UPDATED: U.S. bishops' Catholic Relief Services advances relief efforts at home, abroad

March 9, 2023 at 7:45 p.m.
UPDATED: U.S. bishops' Catholic Relief Services advances relief efforts at home, abroad
UPDATED: U.S. bishops' Catholic Relief Services advances relief efforts at home, abroad

By Kate Scanlon • OSV News

WASHINGTON – The Catholic Relief Services Collection, an annual fund supporting Catholic Church organizations that carry out international relief efforts, will be taken up in March, the U.S. Conference of Catholic Bishops said.

"With so many global humanitarian disasters and suffering people, it's often difficult to decide how to respond effectively," Bishop James S. Wall, of Gallup, New Mexico, chairman of the USCCB Committee on National Collections, said in a written statement about this year's effort. However, he said thanks to gifts to the Catholic Relief Services Collection, sponsored by the USCCB, Catholics "can address a range of needs worldwide."
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"Each gift to this annual collection, which most dioceses will take up this year on March 18-19, helps people everywhere in the name of Jesus Christ and the Catholic Church," he added. "Whenever you give, your offering is multiplied by thousands of fellow Catholics, bringing rescue and relief among the most vulnerable and marginalized people on earth."

Local Effort for National Collection

 “Our local CRS collection is our way of reaching out and walking hand in hand with our brothers and sisters around the world who are suffering in ways we, here in the Diocese of Trenton, can only imagine,” said Brenda Rascher, diocesan executive director, Office of Catholic Social Services.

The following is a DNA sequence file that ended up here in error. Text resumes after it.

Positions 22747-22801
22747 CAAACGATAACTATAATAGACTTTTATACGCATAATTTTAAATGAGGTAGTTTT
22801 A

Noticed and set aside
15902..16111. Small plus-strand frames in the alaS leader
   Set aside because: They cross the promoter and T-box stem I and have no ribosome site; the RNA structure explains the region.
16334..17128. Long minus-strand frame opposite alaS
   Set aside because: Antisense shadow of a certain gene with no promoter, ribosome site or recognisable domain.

“CRS serves as our hands and feet on the ground to help those in need with not only a handout as may be needed, but also a hand up to get better lives back. While the government does provide a small amount of foreign aid through bills like the Farm Bill that is up for reauthorization this year, that aid does not cover all the needs.  

“That is where the national annual CRS collection taken up in local parishes comes in. Our local CRS collection is an irreplaceable lifeline for CRS to work for us around the world. I truly pray everyone will be as generous as possible,” Rascher said, noting a local CRS Chapter in the Diocese of Trenton “is advocating for the reauthorization of the Farm Bill and asking for increased flexibility in how funds are spent.  

“Funds need to be spent in ways that make sense to the community in need. What one country needs as help is not identical to what another country might need. So we advocate for flexibility because one-size does not fit all.”